When America's 3,000 or so top trucking executives gather in Orlando today for the annual meeting of the American Trucking Associations, they will look forward to more than just hearing Gen. Colin L. Powell regale them with tales of the Persian Gulf war.

But they may pick up some pointers from the former chairman of the Joint Chiefs of Staff-turned-author on the battle for business on the home front when he speaks to the ATA Wednesday morning.Although many major trucking companies are doing slightly better financially this year than in the last two, new challenges - most recently the cost of diesel - threaten the financial survival of the industry.

While countless small trucking companies from the nation's estimated 47,000 merged or folded over the year, the ghosts of four major ones will hang in the midst of this year's ATA meet, which began on Halloween. They are St. Johnsbury Trucking Co., Standard Trucking Co., Be-Mac Transport Inc. and Jones Transfer Co.

These business failures pumped nearly $500 million in revenue into other carriers' coffers, pushing up the profits of Overnite Transportation Co., TNT Red Star Express Inc., and many others.

But many thought the post-deregulation game of musical chairs was over for trucking executives, who have had to scramble since 1980 to make sure they had a seat behind a desk when the music stopped.

Shades of this year's issues were alluded to at last year's New Orleans meeting, mainly the prospect of new federal fuel taxes to balance the Clinton Administration budget. While a 4.3 cent-a-gallon diesel tax was enacted, few executives anticipated that "clean," or low-sulfur diesel would jack up fuel costs by more than 40 cents in some regions.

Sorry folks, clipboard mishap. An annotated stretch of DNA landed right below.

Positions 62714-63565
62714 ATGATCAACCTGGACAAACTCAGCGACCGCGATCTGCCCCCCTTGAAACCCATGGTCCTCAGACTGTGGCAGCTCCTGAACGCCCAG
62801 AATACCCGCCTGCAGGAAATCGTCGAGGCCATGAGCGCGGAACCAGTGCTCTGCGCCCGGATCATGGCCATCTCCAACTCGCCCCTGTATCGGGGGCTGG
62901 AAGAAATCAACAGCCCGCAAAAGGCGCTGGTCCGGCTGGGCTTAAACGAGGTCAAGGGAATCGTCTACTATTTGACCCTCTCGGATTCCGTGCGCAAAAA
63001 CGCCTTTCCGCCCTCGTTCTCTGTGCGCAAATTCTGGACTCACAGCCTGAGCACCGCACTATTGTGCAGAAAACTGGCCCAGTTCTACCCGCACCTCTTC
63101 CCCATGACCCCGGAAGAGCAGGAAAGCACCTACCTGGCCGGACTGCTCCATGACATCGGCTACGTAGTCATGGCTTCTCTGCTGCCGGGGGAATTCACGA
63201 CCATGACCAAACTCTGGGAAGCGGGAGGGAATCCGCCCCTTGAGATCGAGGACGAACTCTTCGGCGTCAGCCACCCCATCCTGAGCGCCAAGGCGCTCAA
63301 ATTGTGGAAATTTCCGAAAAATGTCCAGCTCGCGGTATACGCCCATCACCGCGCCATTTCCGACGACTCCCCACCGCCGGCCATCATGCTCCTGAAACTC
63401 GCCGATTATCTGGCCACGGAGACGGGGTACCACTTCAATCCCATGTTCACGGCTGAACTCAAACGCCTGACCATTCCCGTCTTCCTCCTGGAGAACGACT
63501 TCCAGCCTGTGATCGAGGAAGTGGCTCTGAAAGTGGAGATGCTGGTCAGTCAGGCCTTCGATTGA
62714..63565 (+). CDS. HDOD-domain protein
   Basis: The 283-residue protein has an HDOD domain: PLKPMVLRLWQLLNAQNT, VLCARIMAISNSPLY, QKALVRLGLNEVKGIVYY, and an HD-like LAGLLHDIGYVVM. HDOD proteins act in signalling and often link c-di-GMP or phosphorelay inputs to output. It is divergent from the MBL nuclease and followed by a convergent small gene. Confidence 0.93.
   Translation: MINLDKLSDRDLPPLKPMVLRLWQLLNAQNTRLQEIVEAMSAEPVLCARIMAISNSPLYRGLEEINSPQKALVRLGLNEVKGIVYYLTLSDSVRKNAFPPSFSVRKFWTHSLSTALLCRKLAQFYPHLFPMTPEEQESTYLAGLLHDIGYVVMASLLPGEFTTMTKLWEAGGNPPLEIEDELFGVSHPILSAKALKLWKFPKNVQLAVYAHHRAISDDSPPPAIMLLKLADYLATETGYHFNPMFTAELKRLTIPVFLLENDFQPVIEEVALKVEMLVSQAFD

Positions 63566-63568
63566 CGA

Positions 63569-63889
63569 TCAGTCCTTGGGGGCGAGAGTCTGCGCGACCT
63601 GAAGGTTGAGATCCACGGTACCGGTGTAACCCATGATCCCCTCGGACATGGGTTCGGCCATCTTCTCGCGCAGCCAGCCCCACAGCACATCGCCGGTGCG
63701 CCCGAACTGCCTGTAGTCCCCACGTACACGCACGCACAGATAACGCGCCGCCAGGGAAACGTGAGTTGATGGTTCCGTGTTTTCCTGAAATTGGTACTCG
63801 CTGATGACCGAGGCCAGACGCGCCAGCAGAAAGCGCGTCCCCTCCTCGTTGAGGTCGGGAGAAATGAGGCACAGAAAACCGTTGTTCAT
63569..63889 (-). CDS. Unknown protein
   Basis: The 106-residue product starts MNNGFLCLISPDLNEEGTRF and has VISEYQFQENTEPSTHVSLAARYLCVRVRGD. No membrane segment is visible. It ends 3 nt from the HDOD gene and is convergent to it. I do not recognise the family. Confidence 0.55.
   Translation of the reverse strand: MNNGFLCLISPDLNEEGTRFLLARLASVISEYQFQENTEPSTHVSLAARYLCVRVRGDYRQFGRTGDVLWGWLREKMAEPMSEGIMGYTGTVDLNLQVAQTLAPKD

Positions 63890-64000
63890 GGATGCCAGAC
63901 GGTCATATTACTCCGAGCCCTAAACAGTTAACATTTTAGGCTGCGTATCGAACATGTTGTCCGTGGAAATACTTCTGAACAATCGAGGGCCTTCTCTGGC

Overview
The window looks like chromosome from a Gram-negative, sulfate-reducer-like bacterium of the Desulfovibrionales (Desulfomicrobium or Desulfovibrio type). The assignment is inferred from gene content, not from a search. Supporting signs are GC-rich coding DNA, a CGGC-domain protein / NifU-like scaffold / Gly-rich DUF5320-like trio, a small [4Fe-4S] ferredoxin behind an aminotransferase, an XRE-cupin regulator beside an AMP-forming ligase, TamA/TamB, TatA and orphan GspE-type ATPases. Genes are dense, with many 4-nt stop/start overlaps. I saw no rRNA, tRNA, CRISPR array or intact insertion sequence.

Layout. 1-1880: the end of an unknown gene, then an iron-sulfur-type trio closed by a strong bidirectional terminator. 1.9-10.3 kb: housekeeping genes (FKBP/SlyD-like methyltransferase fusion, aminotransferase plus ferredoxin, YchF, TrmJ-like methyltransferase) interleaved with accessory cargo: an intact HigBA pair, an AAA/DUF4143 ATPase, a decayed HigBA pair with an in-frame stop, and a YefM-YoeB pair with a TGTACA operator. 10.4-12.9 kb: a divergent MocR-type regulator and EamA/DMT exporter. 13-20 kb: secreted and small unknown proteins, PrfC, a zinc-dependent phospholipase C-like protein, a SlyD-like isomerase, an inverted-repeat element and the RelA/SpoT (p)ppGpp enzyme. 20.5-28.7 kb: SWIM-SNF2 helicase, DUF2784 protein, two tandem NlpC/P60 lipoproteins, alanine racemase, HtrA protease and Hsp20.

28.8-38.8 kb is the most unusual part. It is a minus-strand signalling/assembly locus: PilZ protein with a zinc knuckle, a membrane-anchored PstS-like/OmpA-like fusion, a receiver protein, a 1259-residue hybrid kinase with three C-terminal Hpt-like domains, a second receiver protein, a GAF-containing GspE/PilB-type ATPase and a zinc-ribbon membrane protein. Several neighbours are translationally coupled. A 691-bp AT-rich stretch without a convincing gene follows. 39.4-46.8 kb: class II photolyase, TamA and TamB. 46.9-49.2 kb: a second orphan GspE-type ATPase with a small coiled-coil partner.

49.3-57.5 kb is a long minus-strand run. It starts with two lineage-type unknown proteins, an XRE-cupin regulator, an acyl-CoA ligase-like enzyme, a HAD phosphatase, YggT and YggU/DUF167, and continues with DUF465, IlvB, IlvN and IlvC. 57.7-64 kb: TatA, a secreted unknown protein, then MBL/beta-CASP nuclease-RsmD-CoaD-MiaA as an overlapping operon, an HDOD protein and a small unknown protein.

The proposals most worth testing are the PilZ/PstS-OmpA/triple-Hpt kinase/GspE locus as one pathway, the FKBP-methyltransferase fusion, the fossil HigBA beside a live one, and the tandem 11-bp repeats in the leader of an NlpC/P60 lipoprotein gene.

"The hot issue is fuel availability and fuel costs. I get calls on that day in and day out," said John Collins, the ATA's senior vice president for government relations.

Prior to Oct. 1, truckers could take comfort in knowing that as long as America heats their homes with oil, there would be enough distillate to go around for truckers, who used the same fuel.

But the game is changed with refiners apparently more interested in supplying No. 2 fuel oil for homes than low-sulfur diesel for truckers, and spot shortages and high prices have wracked the industry.

Many trucking bosses, while worried about a nationwide owner-operators' shutdown threatened for Nov. 11, predict fuel prices will drop soon, allowing them to concentrate on longer-term issues like those to be outlined at the ATA meeting.

They include the inequities of the North American free-trade agreement, highway construction, economic regulation, intermodalism, the driver shortage and union labor contracts with the nation's 41 Teamsters-represented trucking companies.

While factions within the ATA are likely to clash over some issues, as last year's feud over how much the ATA should support driver hours-of-service changes, executives downplayed such divisions.

"I think differing points of view can fit under one ATA party. We're like the Democratic Party. But we all have the same general objectives," said Fred Mertz, executive vice president of Prime Inc., a Springfield, Mo., motor carrier.

Issues aside, however, new products are of particular importance to executives who can check out hundreds of new products at dozens of exhibits.

"I spend lots of time in the exhibition hall looking at new products," said Mack Dove, president of AAA Cooper Transportation Co., the Dothan, Ala., less-than-truckload carrier. "It's very important to meet with suppliers."